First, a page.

By Yohane Chideya, Wilson Nkhata, Eliud Birachi & Jefferson Munyao
Without exactly knowing what they were getting themselves into, Watson Chirwa and his colleague Takula Kathumba took a risk and put together resources to venture into the bean seed multiplication.
For a start, in 2022 the duo cultivated 11 hectares of NUA 45 bean seeds, an early maturity bean variety with high iron and zinc, which has a potential yield of 2.8 tons per hectare. The farmers fell in love with it instantly and they have showed no sign of slowing down.
After tasting the fruits of their maiden labor, at the start of 2023 the duo thought of increasing their efforts by planting 40 hectares of NUA 45 bean variety, at a farm situated at Ekwendeni – north of Mzimba district.
“We are likely to harvest one tonne of NUA 45 beans per hectare, which will fetch up to K1.8 million ($1,700). We cultivated about 40 hectares of land, and we have seen that it is a lucrative business. “No doubt we would like to go on with this variety for a long time,” explains Takula Kathumba, a farmer based in Mzimba north.
Part of the 40 hectares of NUA 45 beans at Ekwendeni grow by seed multipliers Kathumba and Chirwa – Picture by Yohane Chideya
This was after the Alliance of Bioversity International, and the International Centre for Tropical Agriculture (CIAT)eased the bean variety and allowed Seed Companies to produce more of it. Thanks to the $1.525 million funding by United States Agency for International Development (USAID) through Feed the Future and Michigan State University, Multi-stakeholder Platform (MSP) propelled CIAT’s dreams.
Female farmers voting for their preferred bean varieties during participatory variety selection exercise in Mzimba, Malawi. The Multi -stakeholder platforms in Malawi also ensured that they took a gendered approach in the establishment of the Bean Value chain – photo by Yohane Chideya
Seed Co Malawi one of seed producers and an MSP member, provided Kathumba and Chirwa with NUA 45 seed to grow and is expected to buy back from the duo after harvesting.
“This time year we thought of injecting K25 million [approximately $24,300]. We planted the beans on February 25, 2023. By mid-April, the seeds had matured. We anticipate a 100% return to our investments,” adds Chirwa.
Kathumba is equally thrilled with what they have seen so far. He says the bean farming has been great for the time they have been in it, and they would love to continue with the variety in years to come.
“NUA 45 is biofortified and it takes 90 days (about 3 months) or less to mature. We are extremely comfortable with it, because it is easy to manage, even in harsh climates it has shown that it can still survive,” explains Kathumba.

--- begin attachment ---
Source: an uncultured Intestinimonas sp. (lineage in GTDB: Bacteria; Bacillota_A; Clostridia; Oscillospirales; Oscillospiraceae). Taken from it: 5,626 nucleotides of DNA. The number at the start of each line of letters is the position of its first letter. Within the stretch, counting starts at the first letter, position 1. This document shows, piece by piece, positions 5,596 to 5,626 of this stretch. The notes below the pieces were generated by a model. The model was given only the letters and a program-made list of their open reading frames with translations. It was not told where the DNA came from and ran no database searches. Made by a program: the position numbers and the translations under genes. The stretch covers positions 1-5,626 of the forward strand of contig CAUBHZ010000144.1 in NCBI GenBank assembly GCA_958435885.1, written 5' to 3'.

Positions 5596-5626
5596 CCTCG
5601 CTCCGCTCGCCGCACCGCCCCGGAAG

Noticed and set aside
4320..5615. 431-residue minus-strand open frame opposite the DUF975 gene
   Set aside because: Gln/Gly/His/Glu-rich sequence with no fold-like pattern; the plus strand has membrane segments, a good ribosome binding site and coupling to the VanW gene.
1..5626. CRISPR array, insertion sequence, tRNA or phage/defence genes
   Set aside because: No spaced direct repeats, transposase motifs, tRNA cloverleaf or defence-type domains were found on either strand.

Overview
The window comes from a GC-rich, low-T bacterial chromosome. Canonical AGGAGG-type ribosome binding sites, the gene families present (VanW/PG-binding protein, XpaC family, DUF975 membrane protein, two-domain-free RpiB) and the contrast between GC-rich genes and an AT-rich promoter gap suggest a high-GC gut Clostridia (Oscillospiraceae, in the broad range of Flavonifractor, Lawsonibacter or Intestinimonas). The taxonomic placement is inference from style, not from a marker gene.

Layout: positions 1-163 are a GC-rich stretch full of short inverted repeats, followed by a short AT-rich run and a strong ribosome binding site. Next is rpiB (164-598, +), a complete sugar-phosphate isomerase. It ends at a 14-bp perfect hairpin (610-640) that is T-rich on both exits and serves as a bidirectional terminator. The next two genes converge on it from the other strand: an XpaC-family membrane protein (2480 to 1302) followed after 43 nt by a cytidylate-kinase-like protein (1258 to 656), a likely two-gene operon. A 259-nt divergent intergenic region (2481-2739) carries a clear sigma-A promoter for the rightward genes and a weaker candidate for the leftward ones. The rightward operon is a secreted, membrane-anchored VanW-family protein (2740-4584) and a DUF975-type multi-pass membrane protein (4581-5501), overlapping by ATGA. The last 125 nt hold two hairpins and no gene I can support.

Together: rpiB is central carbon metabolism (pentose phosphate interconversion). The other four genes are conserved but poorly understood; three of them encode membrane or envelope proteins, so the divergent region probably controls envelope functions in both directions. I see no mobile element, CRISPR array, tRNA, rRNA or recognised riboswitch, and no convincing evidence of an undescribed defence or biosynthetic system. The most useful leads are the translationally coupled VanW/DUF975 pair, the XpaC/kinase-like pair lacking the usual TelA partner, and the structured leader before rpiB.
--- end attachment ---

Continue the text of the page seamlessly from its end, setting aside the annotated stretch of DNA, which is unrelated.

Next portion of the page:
Upon realizing that there was low production of certified bean seed in Malawi, MSP members put mechanisms to enable players in the bean value chain in Malawi by sharing ideas. Seed Co Production Manager, Richard Banda, said with superior quality seed, the entire bean farming can continue to grow over the years and uplift the livelihoods of many Malawians. The seed production company is producing 40 metric tons of NUA45 pre-basic seed which will see the company producing 800 metric tons of certified seed in 2023 alone.
“Common Bean farming can be a notable change to Malawi’s economy. With the availability of quality seed, we are guaranteed good beans on the market. This should be the goal for all the partners in the platform,” says Banda.
Mgomera Seed is another company that been part of the MSP and one of its Senior Manager Blessing Kasolekani testifies that there has been growing demand for NUA 45 beans. He says encouraging the cultivation of certified seed such as NUA 45, haricot canning bean and Sugar131 can change the future of bean farming in Malawi in a blink.
Wanangwa Chafulumira is the Business Development Manager for Paramount Commodities Limited, one of the agricultural companies in Malawi, and he concurs with both Banda and Kasolekani. According to him, with intense market diversification and investment in seed production, the entire bean value chain can grow bigger and make the entire bean value chain improve for the better.
“We need to invest more in seed production. Once we achieve this, even neighboring countries will be able to come into Malawi to buy legumes from us, which is exceptionally good for the development of the nation,” he explains.
Plant Breeder and Southern African Bean Research Network (SARBN) Coordinator, Wilson Nkhata, has since described the strides registered as far as promising for the future of bean value chain in Malawi and the entire southern part of Africa.
“All partners in MSP have played a critical role in making these efforts a success. The platform is here to stay. As a leading partner of the platform in Malawi, we celebrate all the successes registered because of the efforts from various key players,” Nkhata says.
NUA 45 beans after their maturity in Kathumba and Chirwa’s farm at Ekwendeni – Picture by Yohane Chideya.